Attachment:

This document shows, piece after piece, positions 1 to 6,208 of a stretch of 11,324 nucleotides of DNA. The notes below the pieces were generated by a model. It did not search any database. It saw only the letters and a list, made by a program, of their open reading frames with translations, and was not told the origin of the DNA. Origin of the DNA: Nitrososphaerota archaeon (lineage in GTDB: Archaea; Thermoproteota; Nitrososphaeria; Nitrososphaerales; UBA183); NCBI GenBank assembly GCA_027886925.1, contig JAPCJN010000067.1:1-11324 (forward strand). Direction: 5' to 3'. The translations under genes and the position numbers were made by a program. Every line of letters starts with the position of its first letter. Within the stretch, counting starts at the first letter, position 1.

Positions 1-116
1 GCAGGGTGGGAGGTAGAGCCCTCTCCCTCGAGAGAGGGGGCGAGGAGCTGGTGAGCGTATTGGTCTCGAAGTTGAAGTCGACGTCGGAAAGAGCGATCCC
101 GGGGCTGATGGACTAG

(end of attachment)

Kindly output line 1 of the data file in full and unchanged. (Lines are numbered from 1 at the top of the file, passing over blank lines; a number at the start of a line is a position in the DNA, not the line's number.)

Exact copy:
This document shows, piece after piece, positions 1 to 6,208 of a stretch of 11,324 nucleotides of DNA. The notes below the pieces were generated by a model. It did not search any database. It saw only the letters and a list, made by a program, of their open reading frames with translations, and was not told the origin of the DNA. Origin of the DNA: Nitrososphaerota archaeon (lineage in GTDB: Archaea; Thermoproteota; Nitrososphaeria; Nitrososphaerales; UBA183); NCBI GenBank assembly GCA_027886925.1, contig JAPCJN010000067.1:1-11324 (forward strand). Direction: 5' to 3'. The translations under genes and the position numbers were made by a program. Every line of letters starts with the position of its first letter. Within the stretch, counting starts at the first letter, position 1.